by Matt Weik
A few weeks ago I read an article by a “celebrity nutritionist” that said it was terrible to scoop a protein powder dry before exercising. First off, what the hell is a “pre-workout protein powder”? I’ve been in the game for two decades and have no idea what the hell she’s talking about. Well, I’m not going to call them directly or whip them up with their name, but it just goes to show that some nutritionists (even self-proclaimed celebrity nutritionists) have no idea what they’re talking about when the time comes for supplements.
My advice to you? Sit down and keep your lips closed.
Now let me provide you with the backstory so that we can dive a little deeper into the topics I address in this article. There’s a nutritionist out there who wrote an article about how bad it is to scoop out a pre-workout. For starters, her incompetence had led her to write about “Pre-Workout Protein Powder,” which was a hilarious way to start her article. But then she immediately went into the question of why one should “forego” the dry shoveling and instead drink a banana and avocado smoothie.
Personally, I don’t care how you do your pre-workout – each to his own. Do I have to shovel dry my pre-workouts? Lower Austria. I have no desire to. But that’s neither here nor there for this article. Perhaps I’ll discuss the tip of actual ladling in another article.
Do you have the actual science to support this, or are you just pushing your agenda?
As I read this article, I said out loud, “What the hell do you want?” Look, people who use a pre-workout, whether they’re shoveling dry or not, want more than just carbs and calories to get through their workout. The reasons people use a pre-workout are many.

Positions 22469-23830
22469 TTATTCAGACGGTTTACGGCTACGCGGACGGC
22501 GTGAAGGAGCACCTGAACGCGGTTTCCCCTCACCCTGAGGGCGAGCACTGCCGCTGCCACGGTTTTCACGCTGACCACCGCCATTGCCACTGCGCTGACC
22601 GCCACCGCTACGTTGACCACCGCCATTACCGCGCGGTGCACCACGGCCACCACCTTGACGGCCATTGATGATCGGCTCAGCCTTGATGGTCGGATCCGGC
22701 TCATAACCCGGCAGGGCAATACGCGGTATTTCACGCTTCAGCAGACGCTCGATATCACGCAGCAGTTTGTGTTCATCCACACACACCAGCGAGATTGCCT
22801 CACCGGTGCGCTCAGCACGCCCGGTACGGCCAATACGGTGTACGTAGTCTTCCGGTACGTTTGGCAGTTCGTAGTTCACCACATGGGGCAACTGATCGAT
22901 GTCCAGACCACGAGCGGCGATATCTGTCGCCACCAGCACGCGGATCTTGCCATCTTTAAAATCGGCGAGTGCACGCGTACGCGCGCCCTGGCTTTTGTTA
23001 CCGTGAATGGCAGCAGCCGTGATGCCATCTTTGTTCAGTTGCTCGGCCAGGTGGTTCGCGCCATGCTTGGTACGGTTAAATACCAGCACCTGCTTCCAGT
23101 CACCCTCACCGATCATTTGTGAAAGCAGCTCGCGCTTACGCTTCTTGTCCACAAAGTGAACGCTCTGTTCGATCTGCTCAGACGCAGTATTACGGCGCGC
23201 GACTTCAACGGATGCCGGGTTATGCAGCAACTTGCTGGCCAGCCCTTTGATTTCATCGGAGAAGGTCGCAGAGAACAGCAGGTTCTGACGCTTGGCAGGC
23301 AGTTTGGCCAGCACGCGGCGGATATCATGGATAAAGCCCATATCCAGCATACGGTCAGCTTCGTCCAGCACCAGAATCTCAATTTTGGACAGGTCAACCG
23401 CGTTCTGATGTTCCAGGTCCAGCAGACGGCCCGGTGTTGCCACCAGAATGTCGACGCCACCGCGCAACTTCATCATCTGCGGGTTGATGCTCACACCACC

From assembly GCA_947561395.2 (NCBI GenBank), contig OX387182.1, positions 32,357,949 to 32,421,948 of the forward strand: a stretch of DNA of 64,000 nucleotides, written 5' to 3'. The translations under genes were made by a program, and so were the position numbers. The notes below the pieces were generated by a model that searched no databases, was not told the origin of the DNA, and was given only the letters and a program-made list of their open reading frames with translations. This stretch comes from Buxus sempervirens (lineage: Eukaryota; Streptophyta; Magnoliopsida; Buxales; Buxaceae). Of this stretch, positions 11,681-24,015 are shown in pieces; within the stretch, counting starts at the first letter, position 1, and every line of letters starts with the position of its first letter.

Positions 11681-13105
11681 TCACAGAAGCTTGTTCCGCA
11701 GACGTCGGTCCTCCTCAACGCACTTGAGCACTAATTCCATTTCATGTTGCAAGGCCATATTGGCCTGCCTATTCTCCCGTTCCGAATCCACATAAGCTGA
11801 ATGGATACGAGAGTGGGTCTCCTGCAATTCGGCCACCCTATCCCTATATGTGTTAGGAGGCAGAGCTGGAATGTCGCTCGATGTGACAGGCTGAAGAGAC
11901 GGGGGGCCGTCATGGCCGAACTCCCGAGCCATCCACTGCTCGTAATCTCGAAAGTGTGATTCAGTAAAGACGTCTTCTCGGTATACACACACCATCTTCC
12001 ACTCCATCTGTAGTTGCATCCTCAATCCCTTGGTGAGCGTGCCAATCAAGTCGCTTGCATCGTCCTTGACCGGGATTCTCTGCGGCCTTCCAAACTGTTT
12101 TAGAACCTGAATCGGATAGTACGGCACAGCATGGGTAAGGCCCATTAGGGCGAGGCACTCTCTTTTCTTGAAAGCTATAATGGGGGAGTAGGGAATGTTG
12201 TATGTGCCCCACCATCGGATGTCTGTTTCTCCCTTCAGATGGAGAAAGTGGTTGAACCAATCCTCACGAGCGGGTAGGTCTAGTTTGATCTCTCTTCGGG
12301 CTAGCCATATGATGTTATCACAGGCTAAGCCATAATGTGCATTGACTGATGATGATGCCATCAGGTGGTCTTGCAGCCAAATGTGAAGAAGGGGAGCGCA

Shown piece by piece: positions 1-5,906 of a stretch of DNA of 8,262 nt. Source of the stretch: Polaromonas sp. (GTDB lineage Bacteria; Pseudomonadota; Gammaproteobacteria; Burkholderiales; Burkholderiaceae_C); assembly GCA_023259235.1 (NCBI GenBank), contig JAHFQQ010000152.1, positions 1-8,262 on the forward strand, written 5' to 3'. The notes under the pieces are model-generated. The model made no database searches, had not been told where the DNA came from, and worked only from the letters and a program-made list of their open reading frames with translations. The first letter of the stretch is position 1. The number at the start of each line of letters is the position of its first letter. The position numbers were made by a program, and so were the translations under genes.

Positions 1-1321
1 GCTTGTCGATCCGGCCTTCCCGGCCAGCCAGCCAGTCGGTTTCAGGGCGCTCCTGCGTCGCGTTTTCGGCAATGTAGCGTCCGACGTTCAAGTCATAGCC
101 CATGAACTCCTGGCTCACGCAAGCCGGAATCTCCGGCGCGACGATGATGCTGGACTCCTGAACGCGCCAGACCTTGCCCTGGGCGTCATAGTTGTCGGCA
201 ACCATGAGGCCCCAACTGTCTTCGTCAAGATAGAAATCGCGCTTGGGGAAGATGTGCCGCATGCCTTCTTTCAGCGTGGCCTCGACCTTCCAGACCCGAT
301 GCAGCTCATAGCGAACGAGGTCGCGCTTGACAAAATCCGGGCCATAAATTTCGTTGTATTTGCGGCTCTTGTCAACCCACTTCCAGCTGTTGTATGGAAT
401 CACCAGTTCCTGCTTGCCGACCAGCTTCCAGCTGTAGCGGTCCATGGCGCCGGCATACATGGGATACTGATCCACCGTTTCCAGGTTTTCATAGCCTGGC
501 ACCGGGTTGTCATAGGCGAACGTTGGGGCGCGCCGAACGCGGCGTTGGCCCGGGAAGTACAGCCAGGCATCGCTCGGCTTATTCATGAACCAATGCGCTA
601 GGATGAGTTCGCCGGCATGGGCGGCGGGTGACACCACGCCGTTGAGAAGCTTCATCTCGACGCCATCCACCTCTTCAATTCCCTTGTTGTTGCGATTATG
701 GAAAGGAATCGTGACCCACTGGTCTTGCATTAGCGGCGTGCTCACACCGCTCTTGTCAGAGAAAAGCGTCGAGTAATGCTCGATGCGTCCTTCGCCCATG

People use a pre-workout to improve:
• muscle pumps
• Energy levels
• Perseverance and perseverance
• muscle regeneration
• Athletic performance
The scary thing is that this woman is also the owner of a lifestyle and media company that “aims to help people discover and live their nutritious life”. I mean, this all sounds well and good, but you post inaccurate information on topics that you clearly have no idea what you’re talking about and use your being a prominent nutritionist to advance your own agenda.
More interestingly, this woman (who clearly doesn’t understand dietary supplements) is actually SELLING dietary supplements on her website – vegetable protein, fish oil, vegetable blend, minerals and antioxidants, probiotics, multivitamins, maca, and sleep aids. So why are you beating up pre-workouts and even naming them with a name or description that nobody sells?
In addition, this woman sells a “certification” that has nothing attached to it except her name. If someone wanted to work for me and said they had certification and mentioned it was this, I would honestly laugh. That would be like issuing a writer’s certification but not having a writing association or organization. I’ll go ahead and throw myself under my own bus saying, “What the hell does my name mean to anyone?” The same goes for this woman.